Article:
A firm that was among nine companies to receive a reward from the National Institutes of Health is developing a molecular test for COVID that it anticipates will be affordable for rural hospitals and has the potential to broaden testing in an underserved population.
MatMaCorp received part of a $129.3 million NIH award to expand COVID testing and manufacturing capacity.
The Lincoln, Nebraska-based firm did not disclose the amount of the award, it said the money supports a testing platform for agricultural diagnostic applications, such as the detection of congestive heart failure in cattle.
MatMaCorp, founded in 2014, said its platform expedites testing and addresses a shortage of extraction kit reagents.
Though the firm's testing platform is portable enough for point-of-care use, the company initially is not planning to place the test near patients in clinics and other CLIA-waived settings for which it would need to obtain a specific regulatory approval. Its highest priority is targeting instruments and test placements in CLIA-certified laboratories attached to critical-care hospitals located in rural communities that are a few hours driving distance from a reference laboratory, MatMaCorp CEO Phil Kozera said in an interview.
"Prior to the pandemic, our focus was solely on animal health and veterinary diagnostics," he said, "but because of the number of calls we received from colleagues in the rural community, we decided to develop a test for COVID-19. Our colleagues were either unable to get testing done because of the lack of availability or they had to wait too long ─ anywhere from seven to ten days ─ to get results."
The NIH Rapid Acceleration of Diagnostics initiative was established to speed innovation in the development, commercialization, and implementation of technologies for COVID-19 testing. As part of the program, the NIH is working to expand testing development and distribution across the country in partnership with other government organizations such as the Biomedical Advanced Research and Development Authority, Centers for Disease Control and Prevention, Defense Advanced Research Projects Agency, and Food and Drug Administration.
The NIH noted in a statement that the pandemic has created a need "for accurate, reliable, and readily accessible testing on a massive scale, and returning safely to normal life depends on the ability to streamline and speed up the testing process," including in underserved and vulnerable populations in rural areas.
If MatMaCorp obtains emergency use authorization, it plans to manufacture instruments and test kits internally. Leveraging an internal sales team, it will aim to target placements of its molecular test at $9,500 per instrument that runs assays at about $30 per test, Kozera noted.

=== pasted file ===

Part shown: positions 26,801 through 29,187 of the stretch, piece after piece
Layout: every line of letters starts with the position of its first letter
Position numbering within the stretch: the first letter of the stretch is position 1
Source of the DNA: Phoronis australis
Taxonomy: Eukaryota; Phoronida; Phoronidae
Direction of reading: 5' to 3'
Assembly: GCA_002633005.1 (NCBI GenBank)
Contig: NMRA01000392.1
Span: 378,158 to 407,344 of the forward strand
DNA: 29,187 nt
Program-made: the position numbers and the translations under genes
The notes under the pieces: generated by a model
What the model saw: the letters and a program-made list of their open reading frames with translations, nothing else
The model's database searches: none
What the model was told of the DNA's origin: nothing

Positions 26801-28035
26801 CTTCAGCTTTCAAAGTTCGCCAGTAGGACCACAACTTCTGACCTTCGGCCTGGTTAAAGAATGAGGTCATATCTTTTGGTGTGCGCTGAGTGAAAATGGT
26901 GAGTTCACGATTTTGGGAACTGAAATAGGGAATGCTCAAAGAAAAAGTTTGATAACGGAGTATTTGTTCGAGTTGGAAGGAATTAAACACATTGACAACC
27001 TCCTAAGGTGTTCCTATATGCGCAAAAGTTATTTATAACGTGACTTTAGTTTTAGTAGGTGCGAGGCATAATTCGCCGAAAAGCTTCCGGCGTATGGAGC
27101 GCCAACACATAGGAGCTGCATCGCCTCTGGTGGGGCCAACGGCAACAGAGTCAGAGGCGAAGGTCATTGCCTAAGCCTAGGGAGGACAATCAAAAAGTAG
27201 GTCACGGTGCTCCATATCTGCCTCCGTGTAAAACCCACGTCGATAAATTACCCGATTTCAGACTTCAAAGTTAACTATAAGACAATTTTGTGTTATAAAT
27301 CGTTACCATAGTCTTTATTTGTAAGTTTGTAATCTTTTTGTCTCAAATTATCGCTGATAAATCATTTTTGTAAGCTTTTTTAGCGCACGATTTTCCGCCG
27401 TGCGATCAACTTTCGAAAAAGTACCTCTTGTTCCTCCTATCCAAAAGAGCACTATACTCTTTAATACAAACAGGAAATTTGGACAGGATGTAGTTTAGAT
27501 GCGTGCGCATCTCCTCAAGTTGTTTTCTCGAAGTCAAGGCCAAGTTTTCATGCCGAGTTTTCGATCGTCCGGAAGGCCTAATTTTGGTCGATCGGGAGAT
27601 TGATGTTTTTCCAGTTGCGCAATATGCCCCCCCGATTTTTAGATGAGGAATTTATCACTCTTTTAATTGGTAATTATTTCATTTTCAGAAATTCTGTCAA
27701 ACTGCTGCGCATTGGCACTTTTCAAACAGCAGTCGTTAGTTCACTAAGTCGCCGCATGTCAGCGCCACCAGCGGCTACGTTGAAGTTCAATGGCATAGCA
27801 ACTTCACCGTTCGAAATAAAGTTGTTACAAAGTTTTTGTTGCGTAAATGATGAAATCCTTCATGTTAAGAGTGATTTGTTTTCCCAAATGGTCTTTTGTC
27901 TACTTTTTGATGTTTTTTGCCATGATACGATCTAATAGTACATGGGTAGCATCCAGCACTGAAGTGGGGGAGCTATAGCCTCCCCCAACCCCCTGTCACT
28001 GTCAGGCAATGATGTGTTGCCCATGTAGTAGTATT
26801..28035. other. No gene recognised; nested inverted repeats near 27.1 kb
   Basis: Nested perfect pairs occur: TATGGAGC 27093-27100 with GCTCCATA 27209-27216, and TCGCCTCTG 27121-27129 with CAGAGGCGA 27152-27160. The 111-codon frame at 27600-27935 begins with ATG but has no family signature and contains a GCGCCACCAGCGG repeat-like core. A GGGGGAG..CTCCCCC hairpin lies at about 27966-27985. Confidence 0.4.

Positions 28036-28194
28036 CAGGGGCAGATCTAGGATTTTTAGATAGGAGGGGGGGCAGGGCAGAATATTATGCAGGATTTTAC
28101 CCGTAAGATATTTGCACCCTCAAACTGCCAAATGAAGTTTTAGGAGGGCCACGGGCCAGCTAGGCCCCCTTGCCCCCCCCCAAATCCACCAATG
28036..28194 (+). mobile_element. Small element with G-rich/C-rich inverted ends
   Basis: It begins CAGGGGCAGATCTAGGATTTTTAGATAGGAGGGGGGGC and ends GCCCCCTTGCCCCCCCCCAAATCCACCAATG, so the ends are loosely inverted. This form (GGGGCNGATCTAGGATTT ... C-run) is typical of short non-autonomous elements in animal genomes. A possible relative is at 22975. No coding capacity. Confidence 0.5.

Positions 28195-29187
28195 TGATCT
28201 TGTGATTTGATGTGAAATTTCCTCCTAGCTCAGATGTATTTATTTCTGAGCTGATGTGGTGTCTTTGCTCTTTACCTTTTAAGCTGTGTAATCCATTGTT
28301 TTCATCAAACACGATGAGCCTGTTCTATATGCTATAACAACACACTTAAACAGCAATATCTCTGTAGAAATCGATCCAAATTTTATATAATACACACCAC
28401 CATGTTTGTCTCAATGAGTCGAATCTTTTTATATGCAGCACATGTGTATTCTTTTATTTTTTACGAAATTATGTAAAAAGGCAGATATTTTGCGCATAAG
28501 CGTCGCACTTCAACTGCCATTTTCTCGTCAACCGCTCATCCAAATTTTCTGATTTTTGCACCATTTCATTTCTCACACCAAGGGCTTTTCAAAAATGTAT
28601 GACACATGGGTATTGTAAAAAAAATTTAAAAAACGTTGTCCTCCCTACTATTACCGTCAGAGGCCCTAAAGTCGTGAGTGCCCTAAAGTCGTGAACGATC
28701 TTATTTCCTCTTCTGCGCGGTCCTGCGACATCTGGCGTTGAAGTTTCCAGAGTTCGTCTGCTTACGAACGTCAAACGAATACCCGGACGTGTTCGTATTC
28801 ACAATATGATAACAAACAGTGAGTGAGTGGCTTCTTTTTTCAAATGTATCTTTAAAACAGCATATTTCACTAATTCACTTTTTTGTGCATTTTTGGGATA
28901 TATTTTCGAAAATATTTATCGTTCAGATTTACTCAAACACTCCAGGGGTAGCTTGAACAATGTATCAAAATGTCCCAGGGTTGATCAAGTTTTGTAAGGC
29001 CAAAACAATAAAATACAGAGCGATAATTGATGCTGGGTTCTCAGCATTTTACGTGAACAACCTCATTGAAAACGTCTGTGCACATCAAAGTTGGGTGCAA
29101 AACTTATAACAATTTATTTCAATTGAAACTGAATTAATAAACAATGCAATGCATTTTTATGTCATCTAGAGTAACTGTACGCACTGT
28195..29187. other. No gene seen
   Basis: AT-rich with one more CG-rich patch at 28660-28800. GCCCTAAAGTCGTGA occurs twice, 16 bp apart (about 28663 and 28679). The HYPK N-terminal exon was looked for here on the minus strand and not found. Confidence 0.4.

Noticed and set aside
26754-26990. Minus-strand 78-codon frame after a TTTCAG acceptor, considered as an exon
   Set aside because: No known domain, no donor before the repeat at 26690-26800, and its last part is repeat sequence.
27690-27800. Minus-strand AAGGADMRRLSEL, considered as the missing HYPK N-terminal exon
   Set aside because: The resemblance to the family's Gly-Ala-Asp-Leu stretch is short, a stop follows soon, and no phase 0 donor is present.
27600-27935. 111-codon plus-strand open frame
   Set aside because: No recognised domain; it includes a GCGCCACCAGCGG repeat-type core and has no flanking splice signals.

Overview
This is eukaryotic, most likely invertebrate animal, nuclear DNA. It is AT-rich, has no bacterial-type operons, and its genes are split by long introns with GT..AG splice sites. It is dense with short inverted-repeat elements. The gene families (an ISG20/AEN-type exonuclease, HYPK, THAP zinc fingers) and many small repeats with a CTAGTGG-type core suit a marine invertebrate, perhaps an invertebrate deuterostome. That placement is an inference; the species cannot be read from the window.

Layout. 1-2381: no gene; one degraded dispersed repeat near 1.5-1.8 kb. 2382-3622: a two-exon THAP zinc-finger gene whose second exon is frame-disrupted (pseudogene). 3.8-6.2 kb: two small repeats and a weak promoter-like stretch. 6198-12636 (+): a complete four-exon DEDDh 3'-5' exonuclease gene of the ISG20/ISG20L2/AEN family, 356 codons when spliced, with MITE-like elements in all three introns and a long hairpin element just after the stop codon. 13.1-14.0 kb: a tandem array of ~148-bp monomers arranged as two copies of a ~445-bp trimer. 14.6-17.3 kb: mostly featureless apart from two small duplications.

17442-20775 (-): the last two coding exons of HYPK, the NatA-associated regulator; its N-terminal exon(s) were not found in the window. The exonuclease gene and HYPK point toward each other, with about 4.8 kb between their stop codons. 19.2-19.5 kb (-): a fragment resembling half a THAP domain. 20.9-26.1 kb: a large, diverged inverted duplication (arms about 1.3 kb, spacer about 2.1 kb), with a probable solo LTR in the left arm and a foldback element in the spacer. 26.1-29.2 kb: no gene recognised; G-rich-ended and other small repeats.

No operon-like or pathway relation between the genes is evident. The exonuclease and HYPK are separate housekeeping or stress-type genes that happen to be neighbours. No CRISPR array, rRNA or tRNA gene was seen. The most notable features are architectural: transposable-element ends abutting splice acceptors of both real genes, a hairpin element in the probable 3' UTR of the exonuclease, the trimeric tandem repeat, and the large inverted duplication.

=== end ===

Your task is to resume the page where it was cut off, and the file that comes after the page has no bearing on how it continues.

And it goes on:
The firm's instrument can test six samples per run, a level of throughput far lower than many current RT-PCR machines used in hospitals, which can process thousands of samples per day. But the instrument is still suitable for rural community hospitals that must provide testing but have comparatively lower test volumes, Kozera said. The instrument uses lyophilized reagents that operate at ambient temperatures and don't require refrigeration, an important consideration for rural point of care use, he noted.
Despite being "pivotal to opening up communities," most rural hospitals have tighter budgets that preclude them from purchasing more expensive platforms that are on the market, and many are finding it challenging to gain access to the level of testing that meets demand, Kozera noted.
Kearney Regional Medical Center, an acute-care 94-bed hospital in Kearney, Nebraska, is beta testing MatMaCorp's molecular test system and encountering such challenges.
Use of MatMaCorp's molecular platform can help the hospital provide better service to its patients "with accurate, timely testing" and the assurance that it is not going to be placed on allocation, Tori Seberger, a medical laboratory technician at the hospital, said.
Kearney Regional is limited in the amount of testing it can do by its reference laboratory, she said.
Its allocation of about 50 tests per week limits the hospital to testing specimens collected from patients being admitted to the hospital to determine whether they need to be isolated. With its weekly allocation, the hospital also needs to test its essential workers to keep staffing levels at appropriate levels for patient care, Seberger added.
The hospital receives most results in between 48 hours and 72 hours from the time the lab receives the specimen. That's an "unacceptable timeframe for many of those being tested," Seberger noted.
Kearney Regional can better reduce the rate of infection by rapidly isolating people who have SARS-CoV-2 and "allowing healthy people to return to work and stay productive," she said.
This story first appeared in our sister publication, Genoneweb.